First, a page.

How do we create a culture of engagement?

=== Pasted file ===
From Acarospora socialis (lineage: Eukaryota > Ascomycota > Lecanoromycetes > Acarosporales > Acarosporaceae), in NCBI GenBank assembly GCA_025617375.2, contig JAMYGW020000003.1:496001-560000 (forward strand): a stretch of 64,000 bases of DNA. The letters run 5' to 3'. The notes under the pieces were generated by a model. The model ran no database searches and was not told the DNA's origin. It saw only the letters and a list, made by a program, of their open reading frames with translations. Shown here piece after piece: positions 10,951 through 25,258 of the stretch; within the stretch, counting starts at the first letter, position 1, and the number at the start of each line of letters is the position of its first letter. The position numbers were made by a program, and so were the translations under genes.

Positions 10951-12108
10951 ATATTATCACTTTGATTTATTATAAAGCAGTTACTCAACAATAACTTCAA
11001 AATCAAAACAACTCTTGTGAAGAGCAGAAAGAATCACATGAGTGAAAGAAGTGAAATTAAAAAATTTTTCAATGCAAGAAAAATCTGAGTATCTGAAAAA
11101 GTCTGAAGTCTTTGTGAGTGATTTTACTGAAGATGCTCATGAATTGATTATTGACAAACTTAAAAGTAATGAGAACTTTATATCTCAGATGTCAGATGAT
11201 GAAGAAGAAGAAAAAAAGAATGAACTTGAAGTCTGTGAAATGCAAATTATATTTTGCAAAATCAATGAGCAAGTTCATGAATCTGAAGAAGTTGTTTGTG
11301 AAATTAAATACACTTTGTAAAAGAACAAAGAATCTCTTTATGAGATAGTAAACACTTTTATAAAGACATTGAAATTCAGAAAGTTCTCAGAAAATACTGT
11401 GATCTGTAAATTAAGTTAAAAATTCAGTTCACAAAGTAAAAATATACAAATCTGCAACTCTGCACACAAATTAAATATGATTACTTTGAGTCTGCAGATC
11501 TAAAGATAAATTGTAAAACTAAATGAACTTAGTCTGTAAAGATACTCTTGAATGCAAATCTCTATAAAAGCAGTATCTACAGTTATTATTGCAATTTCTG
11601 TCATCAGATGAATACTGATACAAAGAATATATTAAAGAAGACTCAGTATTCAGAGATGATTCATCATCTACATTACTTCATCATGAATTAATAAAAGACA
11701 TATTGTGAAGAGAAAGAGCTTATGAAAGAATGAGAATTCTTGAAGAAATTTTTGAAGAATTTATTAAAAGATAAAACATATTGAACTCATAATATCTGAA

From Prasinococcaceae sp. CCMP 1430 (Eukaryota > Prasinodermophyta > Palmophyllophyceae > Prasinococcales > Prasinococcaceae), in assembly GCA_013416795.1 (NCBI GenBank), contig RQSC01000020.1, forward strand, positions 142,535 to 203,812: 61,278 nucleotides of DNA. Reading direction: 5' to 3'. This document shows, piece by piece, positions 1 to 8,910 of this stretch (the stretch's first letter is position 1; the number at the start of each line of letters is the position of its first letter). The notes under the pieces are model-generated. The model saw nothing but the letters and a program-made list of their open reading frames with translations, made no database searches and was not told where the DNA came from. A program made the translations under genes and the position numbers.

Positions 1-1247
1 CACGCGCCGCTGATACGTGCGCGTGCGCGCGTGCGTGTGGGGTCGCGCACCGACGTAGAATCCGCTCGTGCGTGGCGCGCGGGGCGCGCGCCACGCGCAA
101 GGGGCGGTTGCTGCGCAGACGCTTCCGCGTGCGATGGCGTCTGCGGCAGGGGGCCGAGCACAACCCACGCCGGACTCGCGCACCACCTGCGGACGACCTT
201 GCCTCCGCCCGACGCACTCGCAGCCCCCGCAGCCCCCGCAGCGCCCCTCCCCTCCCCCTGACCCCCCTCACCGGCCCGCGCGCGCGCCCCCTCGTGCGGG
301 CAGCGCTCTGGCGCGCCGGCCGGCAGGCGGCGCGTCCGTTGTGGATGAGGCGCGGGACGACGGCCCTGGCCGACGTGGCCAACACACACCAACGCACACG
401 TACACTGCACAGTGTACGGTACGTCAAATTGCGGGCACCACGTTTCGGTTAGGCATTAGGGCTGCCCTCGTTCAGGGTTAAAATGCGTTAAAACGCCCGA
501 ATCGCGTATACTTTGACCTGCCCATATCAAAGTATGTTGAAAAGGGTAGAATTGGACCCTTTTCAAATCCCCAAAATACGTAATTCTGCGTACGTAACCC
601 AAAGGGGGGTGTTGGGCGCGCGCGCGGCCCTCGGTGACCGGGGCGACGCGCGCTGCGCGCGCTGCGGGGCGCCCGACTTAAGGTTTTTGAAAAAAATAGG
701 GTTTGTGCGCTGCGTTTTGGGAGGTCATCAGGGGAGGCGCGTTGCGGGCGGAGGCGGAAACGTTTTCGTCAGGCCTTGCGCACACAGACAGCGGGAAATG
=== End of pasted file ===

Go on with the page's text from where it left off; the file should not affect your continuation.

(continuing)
It’s a two way process. While leadership plays a large part in setting up frameworks, allocating resources, carving out time for meetings and setting objectives, employees are hugely important as they live and breathe the job and are experiencing the daily health and safety issues. It’s most definitely a collaborative process in which employer and employee work together to spot, solve and own health and safety problems. Managers don’t have all the answers, workers that experience the job will often be able to help find practical solutions and if you are part of finding the solution you are more likely to comply. It also helps to create a culture of open-dialogue, listening to one another’s concerns, sharing views, discussing issues in good time and making decisions together. We must evolve communication from one-way/top-down to two-way ‘top-down/bottom-up’ and ensure all the key messages and feedback are being disseminated clearly and consistently whether it be through emails, meetings, WhatsApps or appraisals. Employees should always be reassured that conversations will be kept anonymous which reinforces the trusting environment. Empowering workers to be involved in decision making and giving them opportunities to upskill shows a commitment to employee health and safety, as well as giving training opportunities and support for growth and development. Allocating roles and responsibilities to team members, empowering them to represent an area is a great way to value employees and establish further engagement. It is important to remember in this process that Rome wasn’t built in a day, it’s not instant and embedding new procedures and processes can take up to 5 years. Creating an engaging environment is a continuing process that needs refining and re-defining; it’s never ‘complete’, always evolving and adapting. Leading by example is also key; being a visible support for co-workers and being seen having regular walkabouts and chats whilst making safety observations without becoming Big Brother. Opinion surveys can be useful to gauge personal feeling, though it is important to value suggestions and act on the results, addressing suggestions and giving feedback which is taken seriously even if it is ‘sorry, we can’t do this at the moment and this is why…’. Suggestion boxes can be a more informal idea for getting regular ideas from the team as well as making sure you recognise achievements whether it be with formal praise or more informal on-the-spot congratulations.